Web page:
History Girls at Lowdown At The Albany

Note: This review is from 2009

Review by Steve Bennett

Exactly their name suggests, The History Girls apply an appealingly daft wit to historical figures – most notably 19th Century romantic writers from the Yorkshire Moors. A sort of Brontë Python, if you like.

Their debut show has its peaks and troughs, but boasts a distinctive sense of offbeat humour, confidently playful performances and a rare professionalism. There can’t be many fringe comedy shows with the wardrobe budget this trio require.

In fact, that turns out to be something of an undoing, as the costume changes lead to lengthy blackouts between scenes, dead time that only dissipates any momentum they build up. I later learned that they were due to have a compere, who let them down – but although that would have covered the pauses, it would be hard for this not to jar with the historical ambiance the girls set up. They need to find a way to cover the scene changes themselves.

A director could help here, and perhaps boost the consistency of the hour, in which a few scenes noticeably misfire, but an equal number delight.

Their best moments are the long-form sketches in which they can let their stupidity out, the ridiculous showing off at odds with the buttoned-down eras in which they are set. Their Napoleon, portrayed as an irritating practical joker, is definitely a highlight.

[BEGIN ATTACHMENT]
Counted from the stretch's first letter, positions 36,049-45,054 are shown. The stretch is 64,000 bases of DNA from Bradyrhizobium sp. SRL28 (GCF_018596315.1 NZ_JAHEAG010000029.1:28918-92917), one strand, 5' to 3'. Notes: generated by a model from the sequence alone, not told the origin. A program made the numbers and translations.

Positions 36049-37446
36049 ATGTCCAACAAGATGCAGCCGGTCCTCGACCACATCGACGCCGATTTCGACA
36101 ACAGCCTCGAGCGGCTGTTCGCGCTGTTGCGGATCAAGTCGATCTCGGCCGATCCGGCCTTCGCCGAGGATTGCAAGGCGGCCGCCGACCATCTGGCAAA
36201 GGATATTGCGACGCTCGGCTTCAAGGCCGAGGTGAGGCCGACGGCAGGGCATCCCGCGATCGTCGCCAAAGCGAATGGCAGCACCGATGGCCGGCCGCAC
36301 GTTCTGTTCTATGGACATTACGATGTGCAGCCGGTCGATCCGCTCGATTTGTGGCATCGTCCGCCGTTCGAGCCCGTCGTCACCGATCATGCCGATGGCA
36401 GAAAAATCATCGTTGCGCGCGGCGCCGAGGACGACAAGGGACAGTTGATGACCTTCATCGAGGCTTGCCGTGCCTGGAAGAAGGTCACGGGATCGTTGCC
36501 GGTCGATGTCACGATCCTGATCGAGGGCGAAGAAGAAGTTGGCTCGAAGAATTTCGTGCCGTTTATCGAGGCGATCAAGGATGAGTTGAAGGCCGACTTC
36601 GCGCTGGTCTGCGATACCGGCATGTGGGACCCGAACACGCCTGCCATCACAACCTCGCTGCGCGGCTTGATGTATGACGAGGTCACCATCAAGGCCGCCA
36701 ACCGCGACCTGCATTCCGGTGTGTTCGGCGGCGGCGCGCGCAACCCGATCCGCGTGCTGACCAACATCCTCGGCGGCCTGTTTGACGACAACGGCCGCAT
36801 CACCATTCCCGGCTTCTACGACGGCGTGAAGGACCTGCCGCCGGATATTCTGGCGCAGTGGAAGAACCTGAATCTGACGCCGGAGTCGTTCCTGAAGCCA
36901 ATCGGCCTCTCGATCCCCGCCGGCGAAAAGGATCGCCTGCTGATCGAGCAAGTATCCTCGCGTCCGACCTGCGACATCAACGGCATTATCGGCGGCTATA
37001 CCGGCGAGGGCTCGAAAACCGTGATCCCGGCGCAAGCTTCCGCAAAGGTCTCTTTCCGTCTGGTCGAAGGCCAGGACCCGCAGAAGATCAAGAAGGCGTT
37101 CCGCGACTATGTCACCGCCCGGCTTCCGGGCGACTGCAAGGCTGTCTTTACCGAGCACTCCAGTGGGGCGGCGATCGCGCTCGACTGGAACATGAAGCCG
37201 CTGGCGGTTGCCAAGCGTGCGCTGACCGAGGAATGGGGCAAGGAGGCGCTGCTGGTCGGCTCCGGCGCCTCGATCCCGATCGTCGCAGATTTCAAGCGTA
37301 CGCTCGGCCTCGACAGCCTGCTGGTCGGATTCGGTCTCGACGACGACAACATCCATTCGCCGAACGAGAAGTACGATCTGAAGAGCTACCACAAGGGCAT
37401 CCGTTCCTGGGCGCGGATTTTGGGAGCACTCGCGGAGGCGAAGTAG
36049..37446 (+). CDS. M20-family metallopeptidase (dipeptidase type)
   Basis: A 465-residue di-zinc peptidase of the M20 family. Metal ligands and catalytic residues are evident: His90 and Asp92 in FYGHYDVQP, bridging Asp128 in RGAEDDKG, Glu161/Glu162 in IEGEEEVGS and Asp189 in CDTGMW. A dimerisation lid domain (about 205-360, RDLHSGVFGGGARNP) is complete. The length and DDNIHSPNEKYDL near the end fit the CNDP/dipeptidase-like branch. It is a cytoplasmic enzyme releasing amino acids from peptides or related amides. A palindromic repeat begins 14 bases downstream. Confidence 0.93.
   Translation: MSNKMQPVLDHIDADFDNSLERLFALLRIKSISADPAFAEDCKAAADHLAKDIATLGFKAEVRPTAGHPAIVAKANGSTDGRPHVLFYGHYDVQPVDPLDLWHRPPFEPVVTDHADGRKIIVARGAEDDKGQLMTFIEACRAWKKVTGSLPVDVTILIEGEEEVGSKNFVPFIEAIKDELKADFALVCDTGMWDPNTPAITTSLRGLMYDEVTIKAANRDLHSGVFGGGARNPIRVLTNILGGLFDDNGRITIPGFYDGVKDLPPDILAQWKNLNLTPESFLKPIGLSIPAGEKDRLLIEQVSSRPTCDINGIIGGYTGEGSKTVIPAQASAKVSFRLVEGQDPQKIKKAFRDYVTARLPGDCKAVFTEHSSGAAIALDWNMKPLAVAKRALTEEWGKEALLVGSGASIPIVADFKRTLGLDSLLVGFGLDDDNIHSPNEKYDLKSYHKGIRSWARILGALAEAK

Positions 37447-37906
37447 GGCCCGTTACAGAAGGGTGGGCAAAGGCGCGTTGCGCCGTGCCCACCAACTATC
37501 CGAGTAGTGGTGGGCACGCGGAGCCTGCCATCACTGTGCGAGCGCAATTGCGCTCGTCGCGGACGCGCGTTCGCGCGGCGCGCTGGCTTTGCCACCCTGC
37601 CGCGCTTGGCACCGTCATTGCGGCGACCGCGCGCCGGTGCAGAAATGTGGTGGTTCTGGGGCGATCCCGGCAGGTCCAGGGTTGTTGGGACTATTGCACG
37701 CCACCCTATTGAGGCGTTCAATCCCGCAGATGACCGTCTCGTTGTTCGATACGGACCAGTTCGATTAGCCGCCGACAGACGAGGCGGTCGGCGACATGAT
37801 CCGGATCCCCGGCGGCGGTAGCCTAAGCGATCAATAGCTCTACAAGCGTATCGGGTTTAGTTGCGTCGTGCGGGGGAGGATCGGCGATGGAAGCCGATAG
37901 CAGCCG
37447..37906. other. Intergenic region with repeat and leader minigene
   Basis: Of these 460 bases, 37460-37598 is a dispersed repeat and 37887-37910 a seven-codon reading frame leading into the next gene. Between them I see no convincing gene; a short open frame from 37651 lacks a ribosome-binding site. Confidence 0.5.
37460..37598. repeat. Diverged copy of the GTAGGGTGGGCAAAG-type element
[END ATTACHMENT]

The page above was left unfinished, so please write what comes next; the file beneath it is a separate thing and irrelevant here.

Repetition is the weapon they employ best – not so much in recurring characters, but in doing a gag again and again, slightly bigger each time. In this, they show a keen comic timing and firm command of the ridiculous.

Their Brontë sisters have some fine moments, too, although the sketch about coming up with the Wuthering Heights title which they’ve posted as a calling-card on YouTube isn’t their best.

Having Boudica perform a ‘boudi-licious’ rap is less original, and a similar scene in which a couple of Brontës bump and grind while supposedly being taught the etiquette of formal dancing, executes a near-identical idea much better.

One scene seems at odds the playful spirit of the rest; an ambitious video in which we are supposed to be inside Virginia Woolfe’s head. It’s certainly different – disconcerting even – but seems at odds with the more Knockabout spirit they exhibit so well.

But for a troupe still so new to the comedy scene, Megan Heffernan, Sophie Fletcher and Vanessa-Faye Stanley certainly have potential.

Review date: 12 Nov 2009
Reviewed by: Steve Bennett
Reviewed at: The Albany

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